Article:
After 16 years at the helm of Europe's strongest economy, Angela Merkel is preparing to step down as Germany's Chancellor.
Merkel’s decision to open the door to hundreds of thousands of Syrian refugees in 2015 became a defining issue of Germany’s last federal election in 2017.
Now, six years later, many of the people she welcomed are looking forward to having their voices heard in Sunday's election.
Syrian Hutaf Qassas arrived in 2015. Now he's a manager at a job and language center for fellow refugees.
“I am really excited to take part in the election, really, really a lot. For the first time in my life I know that my voice counts somehow."
Qassas says most Syrians he knows are fans of Merkel and will stay local to her CDU party.
He, however, is unsure.
“Mrs Merkel, as a person I am really really fond of her, as a person. And as a politician and all that, but the way the CDU are being with regards to refugees and the refugee crisis has changed and this is upsetting me. I mean why? It has been super up to now."
Dima Farrah, also from Syria and now working at a Berlin primary school, says her decision will be based on policies, not personalities.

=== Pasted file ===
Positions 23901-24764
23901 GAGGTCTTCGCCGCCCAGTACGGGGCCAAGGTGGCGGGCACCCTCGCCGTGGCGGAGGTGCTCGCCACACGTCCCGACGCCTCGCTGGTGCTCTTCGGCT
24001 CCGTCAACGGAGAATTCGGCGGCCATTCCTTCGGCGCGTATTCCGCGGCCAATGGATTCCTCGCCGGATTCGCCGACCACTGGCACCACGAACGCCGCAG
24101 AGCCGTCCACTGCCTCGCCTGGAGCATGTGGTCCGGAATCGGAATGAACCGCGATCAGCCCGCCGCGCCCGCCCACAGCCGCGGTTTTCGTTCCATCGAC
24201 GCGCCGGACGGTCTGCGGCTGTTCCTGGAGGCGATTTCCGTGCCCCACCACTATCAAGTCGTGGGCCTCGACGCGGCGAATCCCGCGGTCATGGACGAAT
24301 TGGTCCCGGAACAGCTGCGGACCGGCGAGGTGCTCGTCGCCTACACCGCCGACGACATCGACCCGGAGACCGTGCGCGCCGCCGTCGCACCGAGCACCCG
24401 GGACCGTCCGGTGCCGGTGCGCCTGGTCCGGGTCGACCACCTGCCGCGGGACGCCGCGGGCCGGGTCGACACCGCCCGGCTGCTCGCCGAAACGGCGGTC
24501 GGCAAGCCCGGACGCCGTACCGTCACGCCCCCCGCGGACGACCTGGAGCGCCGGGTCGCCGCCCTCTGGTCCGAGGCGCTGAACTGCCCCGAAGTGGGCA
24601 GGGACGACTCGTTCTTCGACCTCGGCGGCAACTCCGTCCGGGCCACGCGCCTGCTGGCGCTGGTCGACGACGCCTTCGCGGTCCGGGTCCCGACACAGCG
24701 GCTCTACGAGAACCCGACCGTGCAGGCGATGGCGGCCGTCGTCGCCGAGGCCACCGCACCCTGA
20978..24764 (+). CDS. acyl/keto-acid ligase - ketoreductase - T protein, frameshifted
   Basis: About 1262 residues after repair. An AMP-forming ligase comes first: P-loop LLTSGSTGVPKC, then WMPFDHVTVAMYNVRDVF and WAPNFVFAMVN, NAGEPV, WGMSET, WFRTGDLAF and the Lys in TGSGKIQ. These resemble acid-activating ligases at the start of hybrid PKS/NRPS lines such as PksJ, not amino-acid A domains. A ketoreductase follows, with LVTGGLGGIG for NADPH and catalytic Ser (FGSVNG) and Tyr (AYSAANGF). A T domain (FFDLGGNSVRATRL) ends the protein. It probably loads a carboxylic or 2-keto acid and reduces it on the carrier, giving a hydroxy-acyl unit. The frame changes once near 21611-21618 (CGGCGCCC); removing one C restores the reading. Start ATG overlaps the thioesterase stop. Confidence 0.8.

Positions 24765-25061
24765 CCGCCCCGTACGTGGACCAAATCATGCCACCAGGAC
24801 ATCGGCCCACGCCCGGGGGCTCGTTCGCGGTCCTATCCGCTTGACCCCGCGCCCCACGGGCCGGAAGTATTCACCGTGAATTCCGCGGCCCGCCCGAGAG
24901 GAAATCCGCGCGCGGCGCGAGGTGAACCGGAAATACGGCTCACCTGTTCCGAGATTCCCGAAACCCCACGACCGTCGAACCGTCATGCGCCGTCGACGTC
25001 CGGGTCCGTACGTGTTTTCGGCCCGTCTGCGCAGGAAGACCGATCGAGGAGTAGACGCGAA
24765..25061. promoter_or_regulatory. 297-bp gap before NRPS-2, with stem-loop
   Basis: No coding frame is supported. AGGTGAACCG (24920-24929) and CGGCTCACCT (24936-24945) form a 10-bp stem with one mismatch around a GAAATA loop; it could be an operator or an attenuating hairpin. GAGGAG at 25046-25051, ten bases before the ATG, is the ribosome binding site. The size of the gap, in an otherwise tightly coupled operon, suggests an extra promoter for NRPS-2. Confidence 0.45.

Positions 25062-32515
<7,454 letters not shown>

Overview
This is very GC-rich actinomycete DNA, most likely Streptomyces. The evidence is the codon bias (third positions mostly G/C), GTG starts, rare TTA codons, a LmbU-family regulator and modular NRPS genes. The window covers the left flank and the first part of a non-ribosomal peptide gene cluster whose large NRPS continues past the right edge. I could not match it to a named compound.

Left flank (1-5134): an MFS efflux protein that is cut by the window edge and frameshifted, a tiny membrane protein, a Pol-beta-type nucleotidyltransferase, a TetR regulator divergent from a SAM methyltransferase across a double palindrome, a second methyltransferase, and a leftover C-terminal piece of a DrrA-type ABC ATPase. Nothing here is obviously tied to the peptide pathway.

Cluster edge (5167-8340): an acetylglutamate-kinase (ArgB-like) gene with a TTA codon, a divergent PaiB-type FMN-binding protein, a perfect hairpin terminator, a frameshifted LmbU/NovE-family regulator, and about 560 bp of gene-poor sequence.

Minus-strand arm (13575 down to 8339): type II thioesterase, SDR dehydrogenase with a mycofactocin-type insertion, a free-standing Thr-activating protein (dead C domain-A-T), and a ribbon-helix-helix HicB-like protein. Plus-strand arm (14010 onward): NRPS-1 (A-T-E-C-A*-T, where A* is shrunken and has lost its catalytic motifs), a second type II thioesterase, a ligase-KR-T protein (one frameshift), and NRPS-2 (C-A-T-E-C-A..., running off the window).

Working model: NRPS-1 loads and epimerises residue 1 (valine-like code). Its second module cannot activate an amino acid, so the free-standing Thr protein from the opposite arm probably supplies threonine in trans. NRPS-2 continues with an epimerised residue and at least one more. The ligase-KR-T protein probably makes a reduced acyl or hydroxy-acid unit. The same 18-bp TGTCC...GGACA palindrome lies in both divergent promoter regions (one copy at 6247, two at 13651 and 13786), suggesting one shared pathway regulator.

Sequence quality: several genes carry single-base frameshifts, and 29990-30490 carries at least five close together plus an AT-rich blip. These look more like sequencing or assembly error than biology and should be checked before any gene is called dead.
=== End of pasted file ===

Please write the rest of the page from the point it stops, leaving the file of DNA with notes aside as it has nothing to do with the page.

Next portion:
"I am interested in the plans they have, what they want to do. I am not really interested in the individual candidates, the main thing I want to know is what they are going to do for Germany. And how are going to move Germany forward and develop the country further and those things."
A study by the DIW research institute suggests that Syrians are more likely to support Merkel's conservative party, the Christian Democratic Union, which shaped the immigration policy when most of them arrived.
To contrast, migrants from southern Europe and Turkey are more likely to support the more leftist Social Democrats.
The Social Democrats saw their lead over Merkel's conservatives narrow in a poll published on Tuesday (September 21), pointing to a tightening race ahead of Sunday’s election.